A year after the release of their don’t-call-it-a-comeback sophomore LP, Chutes Too Narrow, Albuquerque-Portland indie superstars the Shins have quietly released single number two, Fighting in a Sack. Honestly, they could have picked any one of the album’s eleven tracks to bring to the forefront. There’s distinct tonal diversity in the album’s tracks, ranging from the harmony on “Saint Simon” to the alt-country twang on “Gone for Good” and the quiet folk closer, “Those to Come.”
But it’s telling that “Fighting” was their choice, since it’s closest to the first single, “So Says I.” Apparently their somewhat louder, more assertive sound is how they’d like to present themselves. And it’s for the best; songwriter James Mercer’s hooks are their catchiest and his lyrics are their slyest on these tracks: “Walking up a slide/ And there are those we know who’d have us five miles off the track,” he directs at his critics.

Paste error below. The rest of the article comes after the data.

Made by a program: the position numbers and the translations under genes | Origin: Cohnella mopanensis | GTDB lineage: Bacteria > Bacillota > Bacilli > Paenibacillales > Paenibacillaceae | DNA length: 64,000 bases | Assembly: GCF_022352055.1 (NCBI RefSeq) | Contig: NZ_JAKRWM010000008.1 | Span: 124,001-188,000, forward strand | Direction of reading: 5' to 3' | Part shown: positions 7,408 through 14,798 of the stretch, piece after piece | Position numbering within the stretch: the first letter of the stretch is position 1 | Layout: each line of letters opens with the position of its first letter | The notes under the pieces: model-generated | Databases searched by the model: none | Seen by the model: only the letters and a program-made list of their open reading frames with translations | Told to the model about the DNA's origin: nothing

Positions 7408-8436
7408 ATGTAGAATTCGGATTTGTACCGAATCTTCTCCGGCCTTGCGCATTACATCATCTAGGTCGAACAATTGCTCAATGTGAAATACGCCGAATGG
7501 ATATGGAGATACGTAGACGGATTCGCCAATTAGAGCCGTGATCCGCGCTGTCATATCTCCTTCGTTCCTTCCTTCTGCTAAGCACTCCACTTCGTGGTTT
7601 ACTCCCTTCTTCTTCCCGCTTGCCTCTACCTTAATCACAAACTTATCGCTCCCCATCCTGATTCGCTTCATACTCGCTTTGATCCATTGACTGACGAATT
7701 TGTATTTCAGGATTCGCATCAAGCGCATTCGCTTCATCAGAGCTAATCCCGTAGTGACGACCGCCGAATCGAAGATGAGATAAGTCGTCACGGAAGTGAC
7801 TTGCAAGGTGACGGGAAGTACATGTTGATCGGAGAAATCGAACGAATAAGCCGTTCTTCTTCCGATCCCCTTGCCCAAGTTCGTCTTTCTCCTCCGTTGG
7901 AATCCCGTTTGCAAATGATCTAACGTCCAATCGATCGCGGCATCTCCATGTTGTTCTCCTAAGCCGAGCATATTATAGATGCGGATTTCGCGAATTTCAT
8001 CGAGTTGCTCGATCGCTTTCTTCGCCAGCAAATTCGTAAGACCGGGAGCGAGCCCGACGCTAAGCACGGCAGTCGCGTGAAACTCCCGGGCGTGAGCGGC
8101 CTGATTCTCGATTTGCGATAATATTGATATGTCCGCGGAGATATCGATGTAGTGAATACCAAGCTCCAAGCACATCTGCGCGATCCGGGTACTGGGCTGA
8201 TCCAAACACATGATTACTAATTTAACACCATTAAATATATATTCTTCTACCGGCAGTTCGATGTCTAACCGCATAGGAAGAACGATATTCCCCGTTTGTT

It’s difficult to call anything from the Shins a throwaway — even what may be “disappointing” is still great. That said, B-side “Baby Boomarang” has a simple electric guitar blues hook and works as a potential sing-along, but is too weak for a spot on an LP.
The real highlight is a live duet version of “New Slang” from James Mercer’s solo tour with Sam Beam from Iron and Wine. Beam’s warm vocals perfectly compliment Mercer’s acoustic ballad, and hearing two of our greatest contemporary songwriters collaborate is worth the cost alone. A wonderful video for “So Says I” featuring a Communist Russian and a modern United States populated by CGI penguins caps off the single.